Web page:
Remedial Measures. DOJ will also consider whether an entity has taken appropriate remedial actions in response to the FCA violation. Such remedial actions may include:

i. demonstrating a thorough analysis of the cause of the underlying conduct and, where appropriate, remediation to address the root cause;

ii. implementing or improving an effective compliance program designed to ensure the misconduct or similar problem does not occur again;1

iii. appropriately disciplining or replacing those identified by the entity as responsible for the misconduct either through direct participation or failure in oversight, as well as those with supervisory authority over the area where the misconduct occurred; and

iv. any additional steps demonstrating recognition of the seriousness of the entity’s misconduct, acceptance of responsibility for it, and the implementation of measures to reduce the risk of repetition of such misconduct, including measures to identify future risks.

Credit for Disclosure, Cooperation, and Remediation

DOJ stresses that entities or individuals desiring maximum credit should make a timely self disclosure. However, even if an entity or individual does not qualify for maximum credit, they may receive partial credit if they have meaningfully assisted the government’s investigation by engaging in conduct qualifying for cooperation credit. Where the conduct of the entity or individual warrants credit, the Department has discretion in FCA cases to reward such credit. Most often, this discretion will be exercised by reducing the penalties or damages multiple sought by the Department. The maximum credit that a defendant may earn may not exceed an amount that would result in the government receiving less than full compensation for the losses caused by the defendant’s misconduct (including the government’s damages, lost interest, costs of investigation, and relator share).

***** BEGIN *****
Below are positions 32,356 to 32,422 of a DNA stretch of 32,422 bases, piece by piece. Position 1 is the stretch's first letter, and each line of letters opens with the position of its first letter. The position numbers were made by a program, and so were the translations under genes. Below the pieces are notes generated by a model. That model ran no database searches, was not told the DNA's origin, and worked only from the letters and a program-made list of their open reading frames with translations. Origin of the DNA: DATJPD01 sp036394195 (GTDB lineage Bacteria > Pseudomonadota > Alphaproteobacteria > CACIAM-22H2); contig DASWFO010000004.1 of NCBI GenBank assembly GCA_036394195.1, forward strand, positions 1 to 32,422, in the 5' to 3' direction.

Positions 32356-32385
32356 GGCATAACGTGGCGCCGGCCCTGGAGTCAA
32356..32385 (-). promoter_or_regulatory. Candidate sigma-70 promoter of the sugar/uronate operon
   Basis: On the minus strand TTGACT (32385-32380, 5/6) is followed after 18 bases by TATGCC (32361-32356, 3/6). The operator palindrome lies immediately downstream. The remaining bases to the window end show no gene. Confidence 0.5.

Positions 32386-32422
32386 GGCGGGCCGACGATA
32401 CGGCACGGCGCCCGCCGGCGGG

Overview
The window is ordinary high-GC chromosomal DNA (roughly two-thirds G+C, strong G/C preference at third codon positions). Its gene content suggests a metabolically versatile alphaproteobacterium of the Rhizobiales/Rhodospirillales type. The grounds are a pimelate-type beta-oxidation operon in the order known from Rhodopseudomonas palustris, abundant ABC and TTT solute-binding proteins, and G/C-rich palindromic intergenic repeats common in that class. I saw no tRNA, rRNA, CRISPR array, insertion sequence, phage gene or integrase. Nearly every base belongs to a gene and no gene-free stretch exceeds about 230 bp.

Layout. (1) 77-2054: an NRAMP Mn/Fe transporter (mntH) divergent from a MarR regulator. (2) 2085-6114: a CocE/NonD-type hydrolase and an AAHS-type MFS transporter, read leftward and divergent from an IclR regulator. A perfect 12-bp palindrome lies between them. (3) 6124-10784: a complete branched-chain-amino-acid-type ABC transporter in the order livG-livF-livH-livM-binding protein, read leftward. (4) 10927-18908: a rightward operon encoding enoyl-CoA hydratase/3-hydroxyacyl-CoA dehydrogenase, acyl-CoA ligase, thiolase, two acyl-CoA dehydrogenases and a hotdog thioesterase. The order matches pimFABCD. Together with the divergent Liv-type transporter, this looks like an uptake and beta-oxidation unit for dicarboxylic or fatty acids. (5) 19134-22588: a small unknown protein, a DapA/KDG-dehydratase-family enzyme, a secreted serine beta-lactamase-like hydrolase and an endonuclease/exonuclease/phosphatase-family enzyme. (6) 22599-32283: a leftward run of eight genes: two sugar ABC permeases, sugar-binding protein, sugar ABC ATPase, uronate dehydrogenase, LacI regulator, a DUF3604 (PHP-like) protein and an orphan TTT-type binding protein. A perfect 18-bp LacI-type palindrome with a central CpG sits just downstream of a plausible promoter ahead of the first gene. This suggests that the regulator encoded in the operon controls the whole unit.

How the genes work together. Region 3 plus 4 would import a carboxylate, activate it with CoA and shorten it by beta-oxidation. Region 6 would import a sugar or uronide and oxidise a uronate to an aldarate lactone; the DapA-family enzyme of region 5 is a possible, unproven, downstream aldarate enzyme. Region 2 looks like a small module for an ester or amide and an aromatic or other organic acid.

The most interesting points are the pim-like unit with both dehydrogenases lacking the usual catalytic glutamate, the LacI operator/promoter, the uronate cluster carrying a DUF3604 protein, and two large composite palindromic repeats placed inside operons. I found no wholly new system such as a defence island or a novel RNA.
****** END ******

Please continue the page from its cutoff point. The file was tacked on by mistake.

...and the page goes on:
Cooperation credit may be awarded where an entity or individual meaningfully assists the government’s investigation by, for example, disclosing additional relevant documents or information, or otherwise proactively aiding the government in understanding the context or significance of the documents or information produced.

Cooperation also does not include the disclosure of information that is under an imminent threat of discovery or investigation.

The Department will not award any credit to an entity or individual that conceals involvement in the misconduct by members of senior management or the board of directors, or to an entity or individual that otherwise demonstrates a lack of good faith to the government during the course of its investigation.

Entities and individuals are entitled to assert their legal rights and, unless required by law, do not have to cooperate with a government investigation. Nothing about the guidelines herein changes those rights. Entities and individuals remain free to reject these options and forgo any potential credit consistent with the law. Finally, eligibility for credit for voluntary disclosure or other forms of cooperation is not predicated on waiver of the attorney-client privilege or work product protection, and these guidelines do not require a waiver.

For other helpful suggestions on government contracting, visit:

Richard D. Lieberman’s FAR Consulting & Training at, and Mistakes in Government Contracting at